Common Types of Cancers in Cats

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Like people, our feline companions can develop many types of cancers. It's estimated that 30 to 40% of cats are affected. Sometimes cats develop cancer because of genetics, breed, or aging. In general, older cats are more prone but young cats can also be affected. Certain feline cancers have also been linked with viruses like feline leukemia virus (FeLV) and feline immunodeficiency virus (FIV.)


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Common signs of cancer in cats

Symptoms can vary and they can mimic signs of other diseases. General symptoms to watch for include:


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  • Weight loss
  • Appetite loss
  • Difficulty eating
  • Bad breath
  • Difficulty breathing or changes in how your cat breathes
  • Vomiting and/or diarrhea, especially if it's persistent
  • Lethargy
  • Bleeding (e.g. nose, mouth, skin, gastrointestinal)
  • A sore that doesn't heal, or seems to heal but then returns
  • A lump or growth of any sort
  • Enlarged lymph nodes (sometimes mistaken by pet owners for lumps)
  • Lameness


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Cancer and feline viral infections

Viruses aren't typically the first thing that pops into a person's mind when they hear the word "cancer" but there is a correlation in feline health. The two most significant viruses are FeLV and FIV. (In rare instances, cats with FeLV can also have feline sarcoma virus or FeSV. FeSV is a hybrid of FeLV and it forms in an FeLV-infected cat's body.)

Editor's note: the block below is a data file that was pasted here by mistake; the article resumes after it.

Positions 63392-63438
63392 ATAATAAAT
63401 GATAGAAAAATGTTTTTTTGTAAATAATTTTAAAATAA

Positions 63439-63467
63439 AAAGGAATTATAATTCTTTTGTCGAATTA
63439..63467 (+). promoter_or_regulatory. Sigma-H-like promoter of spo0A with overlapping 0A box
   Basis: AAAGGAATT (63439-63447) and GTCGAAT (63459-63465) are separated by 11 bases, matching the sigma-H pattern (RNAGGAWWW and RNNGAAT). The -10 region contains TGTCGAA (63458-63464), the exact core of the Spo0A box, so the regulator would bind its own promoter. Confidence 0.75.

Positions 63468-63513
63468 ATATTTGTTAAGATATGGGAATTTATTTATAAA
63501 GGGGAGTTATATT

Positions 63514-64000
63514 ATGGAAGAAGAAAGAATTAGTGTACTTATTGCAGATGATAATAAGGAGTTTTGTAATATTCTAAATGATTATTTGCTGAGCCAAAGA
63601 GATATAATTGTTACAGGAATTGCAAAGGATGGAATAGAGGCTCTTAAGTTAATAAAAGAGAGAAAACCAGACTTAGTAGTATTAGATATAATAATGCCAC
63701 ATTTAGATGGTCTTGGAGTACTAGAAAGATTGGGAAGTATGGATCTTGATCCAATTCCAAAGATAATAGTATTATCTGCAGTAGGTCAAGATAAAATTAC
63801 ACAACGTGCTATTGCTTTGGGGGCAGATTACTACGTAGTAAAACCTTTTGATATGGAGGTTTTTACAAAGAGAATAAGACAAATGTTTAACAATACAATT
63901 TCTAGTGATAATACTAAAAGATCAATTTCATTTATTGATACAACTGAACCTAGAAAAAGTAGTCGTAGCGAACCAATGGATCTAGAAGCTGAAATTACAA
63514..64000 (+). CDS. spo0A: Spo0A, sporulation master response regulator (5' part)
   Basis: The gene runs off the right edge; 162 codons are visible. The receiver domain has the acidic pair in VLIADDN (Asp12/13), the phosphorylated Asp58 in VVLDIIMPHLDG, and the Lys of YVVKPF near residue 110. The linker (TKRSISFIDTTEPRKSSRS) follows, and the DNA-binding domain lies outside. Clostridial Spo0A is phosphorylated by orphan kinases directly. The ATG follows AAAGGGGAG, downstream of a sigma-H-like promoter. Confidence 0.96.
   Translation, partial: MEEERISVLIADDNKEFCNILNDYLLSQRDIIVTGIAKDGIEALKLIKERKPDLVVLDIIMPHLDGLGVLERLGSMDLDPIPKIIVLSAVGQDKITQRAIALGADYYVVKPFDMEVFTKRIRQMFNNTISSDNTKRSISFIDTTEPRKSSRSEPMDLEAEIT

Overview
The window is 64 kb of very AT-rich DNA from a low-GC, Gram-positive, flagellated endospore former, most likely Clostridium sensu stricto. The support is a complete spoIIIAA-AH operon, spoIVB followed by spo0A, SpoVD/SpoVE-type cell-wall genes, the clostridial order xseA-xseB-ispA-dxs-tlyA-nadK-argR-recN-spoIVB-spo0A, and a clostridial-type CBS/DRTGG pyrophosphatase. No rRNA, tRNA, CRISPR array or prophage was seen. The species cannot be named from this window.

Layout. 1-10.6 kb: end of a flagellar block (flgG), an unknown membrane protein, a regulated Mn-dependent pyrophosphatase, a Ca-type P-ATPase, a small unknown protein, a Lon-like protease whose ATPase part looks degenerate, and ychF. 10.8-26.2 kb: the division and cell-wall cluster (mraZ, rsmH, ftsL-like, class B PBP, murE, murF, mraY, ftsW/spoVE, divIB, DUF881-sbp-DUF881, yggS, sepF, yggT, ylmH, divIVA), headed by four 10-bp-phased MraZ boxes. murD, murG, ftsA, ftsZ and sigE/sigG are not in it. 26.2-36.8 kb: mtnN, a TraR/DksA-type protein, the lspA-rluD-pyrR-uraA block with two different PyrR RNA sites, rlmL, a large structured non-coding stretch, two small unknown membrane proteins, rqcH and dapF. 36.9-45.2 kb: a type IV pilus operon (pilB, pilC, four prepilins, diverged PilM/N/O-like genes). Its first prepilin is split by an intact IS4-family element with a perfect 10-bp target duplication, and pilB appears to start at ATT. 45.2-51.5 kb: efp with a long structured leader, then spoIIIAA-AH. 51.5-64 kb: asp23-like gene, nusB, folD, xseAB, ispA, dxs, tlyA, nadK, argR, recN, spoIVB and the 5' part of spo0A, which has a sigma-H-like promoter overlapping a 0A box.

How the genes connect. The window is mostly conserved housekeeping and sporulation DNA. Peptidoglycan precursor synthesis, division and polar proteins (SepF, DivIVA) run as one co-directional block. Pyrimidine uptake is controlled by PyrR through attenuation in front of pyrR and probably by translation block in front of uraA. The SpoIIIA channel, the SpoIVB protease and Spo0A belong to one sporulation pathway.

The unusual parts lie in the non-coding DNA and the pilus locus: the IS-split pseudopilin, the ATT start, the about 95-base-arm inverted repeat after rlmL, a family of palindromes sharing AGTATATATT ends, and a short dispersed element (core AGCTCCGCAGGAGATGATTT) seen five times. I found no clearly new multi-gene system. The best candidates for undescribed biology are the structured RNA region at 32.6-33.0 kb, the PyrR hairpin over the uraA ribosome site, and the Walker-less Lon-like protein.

There are several ways that some feline viruses cause cancer. They can compromise a cat's immune system, create chronic inflammation, disrupt a cat's genetic material or activate cancer genes. Cats infected with FeLV (and to a lesser extent, FIV) are more at risk for lymphoma. FIV-infected cats are also at increased risk for oral cancer.


Despite the name, most sarcomas in cats are not due to feline sarcoma virus. For example, only 2% of feline fibrosarcoma cases are caused by it. And when FeSV is the cause, these cats tend to be young. Young, FeLV-infected cats are also more likely to develop the mediastinal form of lymphoma.


How common is lymphoma in cats?

Lymphoma is the most common cancer in cats, accounting for about 30% of feline tumors.‌ It's a cancer of the lymphocyte (a type of white blood cell) and the lymphatic system (or lymphoid system.) Lymphocytes and lymphoid tissue are found throughout the body such as the gastrointestinal tract, lymph nodes, bone marrow and spleen.